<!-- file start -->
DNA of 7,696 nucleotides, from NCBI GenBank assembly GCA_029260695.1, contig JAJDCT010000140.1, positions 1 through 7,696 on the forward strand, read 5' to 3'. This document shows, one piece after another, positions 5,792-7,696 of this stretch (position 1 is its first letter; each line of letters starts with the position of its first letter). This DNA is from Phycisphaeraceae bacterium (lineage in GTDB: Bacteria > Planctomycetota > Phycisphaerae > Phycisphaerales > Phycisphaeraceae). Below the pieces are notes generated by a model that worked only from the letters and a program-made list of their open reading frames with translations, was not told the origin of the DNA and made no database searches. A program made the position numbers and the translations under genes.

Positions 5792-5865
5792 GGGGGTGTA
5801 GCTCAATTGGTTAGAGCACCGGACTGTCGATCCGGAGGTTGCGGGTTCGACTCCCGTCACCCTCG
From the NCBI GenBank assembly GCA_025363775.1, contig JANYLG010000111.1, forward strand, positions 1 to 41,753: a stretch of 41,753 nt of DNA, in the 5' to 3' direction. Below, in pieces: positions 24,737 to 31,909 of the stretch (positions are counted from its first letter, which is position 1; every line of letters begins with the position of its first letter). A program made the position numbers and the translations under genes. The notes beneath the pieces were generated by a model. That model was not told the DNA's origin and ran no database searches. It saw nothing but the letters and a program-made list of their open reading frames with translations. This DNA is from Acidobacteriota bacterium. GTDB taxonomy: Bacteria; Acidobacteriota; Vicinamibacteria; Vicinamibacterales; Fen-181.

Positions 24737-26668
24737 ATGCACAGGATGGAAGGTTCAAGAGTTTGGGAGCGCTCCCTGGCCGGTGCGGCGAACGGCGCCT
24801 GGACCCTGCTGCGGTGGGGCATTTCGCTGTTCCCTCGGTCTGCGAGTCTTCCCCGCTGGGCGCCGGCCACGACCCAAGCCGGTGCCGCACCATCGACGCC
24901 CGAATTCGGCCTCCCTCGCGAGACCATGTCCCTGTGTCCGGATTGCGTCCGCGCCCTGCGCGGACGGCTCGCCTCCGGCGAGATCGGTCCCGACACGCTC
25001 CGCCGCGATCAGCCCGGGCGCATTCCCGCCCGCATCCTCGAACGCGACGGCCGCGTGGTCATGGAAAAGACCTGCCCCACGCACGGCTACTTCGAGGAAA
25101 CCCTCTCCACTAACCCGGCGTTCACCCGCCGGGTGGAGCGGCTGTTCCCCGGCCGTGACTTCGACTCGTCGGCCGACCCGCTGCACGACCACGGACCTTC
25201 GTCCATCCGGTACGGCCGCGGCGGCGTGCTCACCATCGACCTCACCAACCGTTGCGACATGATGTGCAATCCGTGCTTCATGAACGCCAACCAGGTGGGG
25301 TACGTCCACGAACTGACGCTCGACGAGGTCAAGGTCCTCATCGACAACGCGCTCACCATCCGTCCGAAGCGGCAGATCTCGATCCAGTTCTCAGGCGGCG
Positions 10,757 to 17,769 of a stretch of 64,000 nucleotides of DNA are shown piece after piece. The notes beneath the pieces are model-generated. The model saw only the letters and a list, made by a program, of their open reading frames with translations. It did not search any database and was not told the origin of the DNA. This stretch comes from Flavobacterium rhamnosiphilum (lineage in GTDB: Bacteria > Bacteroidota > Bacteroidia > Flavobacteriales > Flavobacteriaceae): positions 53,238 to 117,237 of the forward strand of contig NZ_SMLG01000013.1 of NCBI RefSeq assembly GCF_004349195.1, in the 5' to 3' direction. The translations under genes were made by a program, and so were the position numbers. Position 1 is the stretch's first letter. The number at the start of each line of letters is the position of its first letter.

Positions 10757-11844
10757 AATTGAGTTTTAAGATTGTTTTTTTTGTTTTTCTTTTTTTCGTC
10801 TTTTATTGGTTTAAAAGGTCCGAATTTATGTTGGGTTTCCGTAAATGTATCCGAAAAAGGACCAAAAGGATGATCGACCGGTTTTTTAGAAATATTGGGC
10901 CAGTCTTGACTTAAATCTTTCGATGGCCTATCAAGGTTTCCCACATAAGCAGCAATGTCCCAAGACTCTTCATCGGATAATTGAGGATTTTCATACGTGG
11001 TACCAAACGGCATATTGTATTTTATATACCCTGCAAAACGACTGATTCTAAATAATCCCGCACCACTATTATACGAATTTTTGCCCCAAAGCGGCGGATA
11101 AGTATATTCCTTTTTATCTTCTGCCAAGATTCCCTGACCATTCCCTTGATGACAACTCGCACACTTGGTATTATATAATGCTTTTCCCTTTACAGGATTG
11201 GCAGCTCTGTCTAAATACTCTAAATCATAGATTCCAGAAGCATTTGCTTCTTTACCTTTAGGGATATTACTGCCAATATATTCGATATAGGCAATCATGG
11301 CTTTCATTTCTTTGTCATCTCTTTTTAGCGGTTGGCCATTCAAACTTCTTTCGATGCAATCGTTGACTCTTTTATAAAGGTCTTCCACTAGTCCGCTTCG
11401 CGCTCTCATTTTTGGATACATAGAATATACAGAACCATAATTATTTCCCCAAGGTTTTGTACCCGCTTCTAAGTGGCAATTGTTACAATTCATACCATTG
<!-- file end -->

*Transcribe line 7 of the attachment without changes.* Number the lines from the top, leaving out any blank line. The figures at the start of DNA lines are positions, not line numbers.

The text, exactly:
24737 ATGCACAGGATGGAAGGTTCAAGAGTTTGGGAGCGCTCCCTGGCCGGTGCGGCGAACGGCGCCT